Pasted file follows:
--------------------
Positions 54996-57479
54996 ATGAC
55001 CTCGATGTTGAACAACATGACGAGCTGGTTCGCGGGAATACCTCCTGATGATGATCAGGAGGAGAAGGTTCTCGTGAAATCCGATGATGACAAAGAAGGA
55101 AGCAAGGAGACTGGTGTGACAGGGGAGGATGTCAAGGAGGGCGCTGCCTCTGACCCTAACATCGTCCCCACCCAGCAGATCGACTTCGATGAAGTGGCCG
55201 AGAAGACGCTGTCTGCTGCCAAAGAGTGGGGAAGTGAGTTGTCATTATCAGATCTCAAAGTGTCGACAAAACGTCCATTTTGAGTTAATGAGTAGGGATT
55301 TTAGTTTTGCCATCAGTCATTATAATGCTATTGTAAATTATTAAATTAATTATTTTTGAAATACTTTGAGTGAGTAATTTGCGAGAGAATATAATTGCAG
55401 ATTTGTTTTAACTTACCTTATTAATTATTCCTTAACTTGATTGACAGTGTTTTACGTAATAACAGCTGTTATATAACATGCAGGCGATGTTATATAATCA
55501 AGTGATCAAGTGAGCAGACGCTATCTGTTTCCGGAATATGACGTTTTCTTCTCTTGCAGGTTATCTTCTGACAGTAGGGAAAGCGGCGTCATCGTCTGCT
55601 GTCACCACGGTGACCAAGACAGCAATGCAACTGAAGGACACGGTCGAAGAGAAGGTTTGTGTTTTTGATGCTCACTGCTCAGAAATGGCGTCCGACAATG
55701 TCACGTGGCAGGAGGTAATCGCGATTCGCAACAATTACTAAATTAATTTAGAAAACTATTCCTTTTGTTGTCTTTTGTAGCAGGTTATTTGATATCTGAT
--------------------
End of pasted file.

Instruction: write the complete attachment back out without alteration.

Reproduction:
Positions 54996-57479
54996 ATGAC
55001 CTCGATGTTGAACAACATGACGAGCTGGTTCGCGGGAATACCTCCTGATGATGATCAGGAGGAGAAGGTTCTCGTGAAATCCGATGATGACAAAGAAGGA
55101 AGCAAGGAGACTGGTGTGACAGGGGAGGATGTCAAGGAGGGCGCTGCCTCTGACCCTAACATCGTCCCCACCCAGCAGATCGACTTCGATGAAGTGGCCG
55201 AGAAGACGCTGTCTGCTGCCAAAGAGTGGGGAAGTGAGTTGTCATTATCAGATCTCAAAGTGTCGACAAAACGTCCATTTTGAGTTAATGAGTAGGGATT
55301 TTAGTTTTGCCATCAGTCATTATAATGCTATTGTAAATTATTAAATTAATTATTTTTGAAATACTTTGAGTGAGTAATTTGCGAGAGAATATAATTGCAG
55401 ATTTGTTTTAACTTACCTTATTAATTATTCCTTAACTTGATTGACAGTGTTTTACGTAATAACAGCTGTTATATAACATGCAGGCGATGTTATATAATCA
55501 AGTGATCAAGTGAGCAGACGCTATCTGTTTCCGGAATATGACGTTTTCTTCTCTTGCAGGTTATCTTCTGACAGTAGGGAAAGCGGCGTCATCGTCTGCT
55601 GTCACCACGGTGACCAAGACAGCAATGCAACTGAAGGACACGGTCGAAGAGAAGGTTTGTGTTTTTGATGCTCACTGCTCAGAAATGGCGTCCGACAATG
55701 TCACGTGGCAGGAGGTAATCGCGATTCGCAACAATTACTAAATTAATTTAGAAAACTATTCCTTTTGTTGTCTTTTGTAGCAGGTTATTTGATATCTGAT